Latvia’s market is the one to be in dire straits in case the sanctions against Russia are imposed. “Three industries feel pronounced impact. The first ones are the agricultural and food industries. Russia is our second partner in terms of exports size. 43% of Latvia’s exports to Russia are food and agricultural products. Energy is the second field. For example, in the supply of natural gas, we are completely dependent on Russia. The third sector is the transport sector as 70% of all transportations related to Russia, ” Latvia’s Economy Minister Vyacheslav Dombrowki said. The Federation of German Wholesalem Foreign Trade, and Services, the BGA, also expressed concerns about the loss the country’s economy could sustain as 6,200 German enterprises are engaged in trade with the Russian Federation. The overall volume of trades constituted €76 billion.

Paolo Scaroni, the head of Eni, the Italian energy company, is of the opinion that in case political tensions between the West and Russia heighten, the latter could reduce the amount of gas piped through Ukraine. So, Europe might face not only disruptions in the Russian gas supply, but also the gas prices hike. Italy, Austria, and Germany will suffer the supply disruptions first.

The gas production in Europe is falling steadily, so in case the European Union wants to reduce its dependence on the Russian fuel, the alliance should develop its shale resources and increase the use of nuclear and coal energy in the region, Mr Scaroni continued. The EU can also buy more LNG from the United States, but that, in the Eni president’s opinion, is rather expensive solution.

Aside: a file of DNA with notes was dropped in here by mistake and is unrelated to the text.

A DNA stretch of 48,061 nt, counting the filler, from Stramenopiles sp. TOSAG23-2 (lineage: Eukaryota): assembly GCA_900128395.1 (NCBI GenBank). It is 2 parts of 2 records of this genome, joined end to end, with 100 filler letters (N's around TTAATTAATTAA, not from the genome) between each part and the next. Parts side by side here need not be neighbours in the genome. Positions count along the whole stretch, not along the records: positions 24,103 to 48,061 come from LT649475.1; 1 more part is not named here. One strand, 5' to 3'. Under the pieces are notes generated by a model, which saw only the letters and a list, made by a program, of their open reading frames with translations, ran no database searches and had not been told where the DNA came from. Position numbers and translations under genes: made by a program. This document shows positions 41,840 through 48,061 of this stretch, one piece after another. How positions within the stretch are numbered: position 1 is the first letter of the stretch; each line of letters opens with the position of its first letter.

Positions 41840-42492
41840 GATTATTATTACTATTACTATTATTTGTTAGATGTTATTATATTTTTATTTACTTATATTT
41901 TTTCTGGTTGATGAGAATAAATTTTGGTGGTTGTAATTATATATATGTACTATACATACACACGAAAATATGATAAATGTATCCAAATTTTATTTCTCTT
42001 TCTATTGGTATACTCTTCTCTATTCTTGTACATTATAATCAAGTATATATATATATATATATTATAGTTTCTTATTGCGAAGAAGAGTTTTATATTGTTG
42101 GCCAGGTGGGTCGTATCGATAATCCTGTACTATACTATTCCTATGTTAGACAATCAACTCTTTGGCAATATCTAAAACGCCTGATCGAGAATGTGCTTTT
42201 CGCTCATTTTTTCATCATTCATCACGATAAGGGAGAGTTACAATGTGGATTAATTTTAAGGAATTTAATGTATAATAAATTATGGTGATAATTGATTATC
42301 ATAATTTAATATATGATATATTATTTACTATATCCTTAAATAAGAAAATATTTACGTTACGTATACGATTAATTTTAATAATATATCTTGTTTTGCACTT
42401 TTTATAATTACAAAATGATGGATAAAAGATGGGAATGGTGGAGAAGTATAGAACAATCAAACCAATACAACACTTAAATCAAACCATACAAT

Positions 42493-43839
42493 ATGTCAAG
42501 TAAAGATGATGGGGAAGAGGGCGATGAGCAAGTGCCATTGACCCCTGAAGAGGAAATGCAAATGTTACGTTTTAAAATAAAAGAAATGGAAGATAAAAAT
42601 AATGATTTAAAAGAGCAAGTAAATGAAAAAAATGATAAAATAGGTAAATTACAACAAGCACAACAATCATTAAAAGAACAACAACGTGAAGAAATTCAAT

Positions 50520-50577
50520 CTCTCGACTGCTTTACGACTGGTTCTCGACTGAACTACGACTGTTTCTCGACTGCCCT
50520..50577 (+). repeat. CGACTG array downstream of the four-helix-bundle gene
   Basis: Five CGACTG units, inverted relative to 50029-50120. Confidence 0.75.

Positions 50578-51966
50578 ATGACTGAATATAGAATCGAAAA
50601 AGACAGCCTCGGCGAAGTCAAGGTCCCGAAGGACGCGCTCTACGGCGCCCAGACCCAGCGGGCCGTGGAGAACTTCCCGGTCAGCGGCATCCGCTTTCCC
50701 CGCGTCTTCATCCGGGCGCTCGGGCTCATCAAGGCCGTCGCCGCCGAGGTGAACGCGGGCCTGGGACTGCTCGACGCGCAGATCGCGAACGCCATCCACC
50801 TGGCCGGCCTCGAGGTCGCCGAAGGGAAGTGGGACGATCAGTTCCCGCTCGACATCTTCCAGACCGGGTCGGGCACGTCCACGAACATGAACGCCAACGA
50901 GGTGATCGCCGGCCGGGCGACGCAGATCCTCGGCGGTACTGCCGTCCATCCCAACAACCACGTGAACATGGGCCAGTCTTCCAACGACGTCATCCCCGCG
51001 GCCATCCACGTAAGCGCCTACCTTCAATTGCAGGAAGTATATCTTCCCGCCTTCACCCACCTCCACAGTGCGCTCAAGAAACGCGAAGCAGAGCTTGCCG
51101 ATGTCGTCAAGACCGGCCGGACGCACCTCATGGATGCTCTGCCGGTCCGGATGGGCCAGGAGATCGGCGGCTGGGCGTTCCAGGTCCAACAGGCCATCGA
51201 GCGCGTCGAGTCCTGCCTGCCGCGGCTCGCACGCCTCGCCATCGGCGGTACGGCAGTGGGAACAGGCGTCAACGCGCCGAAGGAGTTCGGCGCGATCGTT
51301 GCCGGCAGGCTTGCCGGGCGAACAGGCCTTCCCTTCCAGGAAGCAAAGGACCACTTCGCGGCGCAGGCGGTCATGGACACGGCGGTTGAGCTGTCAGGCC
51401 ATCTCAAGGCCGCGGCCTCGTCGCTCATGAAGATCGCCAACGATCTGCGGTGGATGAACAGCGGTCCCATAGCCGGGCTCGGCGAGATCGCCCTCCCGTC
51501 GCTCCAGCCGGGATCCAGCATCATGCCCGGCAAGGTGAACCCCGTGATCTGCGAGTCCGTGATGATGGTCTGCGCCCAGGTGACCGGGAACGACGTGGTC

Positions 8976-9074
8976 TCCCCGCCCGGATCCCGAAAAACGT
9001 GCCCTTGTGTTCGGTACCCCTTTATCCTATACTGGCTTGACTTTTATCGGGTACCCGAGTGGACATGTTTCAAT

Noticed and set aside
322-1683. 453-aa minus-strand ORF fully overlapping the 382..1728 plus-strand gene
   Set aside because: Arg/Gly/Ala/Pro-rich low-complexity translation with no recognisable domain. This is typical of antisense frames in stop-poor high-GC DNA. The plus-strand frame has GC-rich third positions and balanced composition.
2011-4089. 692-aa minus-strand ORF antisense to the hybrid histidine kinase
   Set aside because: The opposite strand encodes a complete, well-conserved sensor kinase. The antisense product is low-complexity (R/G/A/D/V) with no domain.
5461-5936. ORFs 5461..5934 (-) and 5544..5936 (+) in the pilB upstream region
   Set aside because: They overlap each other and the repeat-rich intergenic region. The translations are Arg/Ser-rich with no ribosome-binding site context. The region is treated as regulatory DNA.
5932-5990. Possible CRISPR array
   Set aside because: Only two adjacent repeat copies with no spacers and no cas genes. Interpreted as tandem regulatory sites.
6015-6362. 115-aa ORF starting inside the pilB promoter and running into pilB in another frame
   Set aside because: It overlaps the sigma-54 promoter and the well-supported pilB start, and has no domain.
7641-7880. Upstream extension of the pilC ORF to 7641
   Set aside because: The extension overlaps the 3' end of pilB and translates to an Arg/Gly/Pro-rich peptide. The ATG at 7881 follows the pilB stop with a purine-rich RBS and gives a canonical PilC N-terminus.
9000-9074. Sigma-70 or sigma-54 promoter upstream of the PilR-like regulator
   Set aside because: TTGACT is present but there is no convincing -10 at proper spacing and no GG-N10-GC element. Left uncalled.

The U.S. is one of the few nations that pose the smallest risk to their economies imposing sanctions against Russia. The total turnover is about $27 billion. So, Washington acts accordingly as the negative impact on the American economy is minimum. Nevertheless, the chiefs of such U.S. companies as General Electric Co, Boeing Co. are apprehensive of such strict measures since they could evoke the appropriate response from the Russian authorities. 54 aircrafts of GE Capital Aviation Services, one of the General Electric Co. subsidiaries, are in Russia.

Boeing, in its turn, is afraid to lose the demand for its airliners. That is possible given that the global economic growth could slacken amid the tense geopolitical situation in the world. A study undertook by Ernst & Young revealed that the U.S. companies dealing with technology and financial field were accounted for the lion’s share of foreign investments to Russia last year. Their presence on the Russian market increased dramatically after the country entered the WTO in 2012.

As for the banking system, punitive sanctions can affect large financial institutions, which provide Russian energy and metallurgical companies with a line of credit. “Let’s suppose such a bank will decide to freeze this line of credit. Then, the companies that had previously invested the borrowed money in their business development and exports will get to looking for another bank. No doubt, the Western financial institutions are succeeded the most in that. But in this situation the Russian companies might turn to the Japanese, Chinese, and other banks,” Arnaud Leclerk, Limited Partner at Lombard Odier, said in the interview to news channel Russia-24. The banker stressed that might heighten the diversification of the Russian economy in a sense that the country will be able to turn away from the Western influence and strengthen cooperation with the East.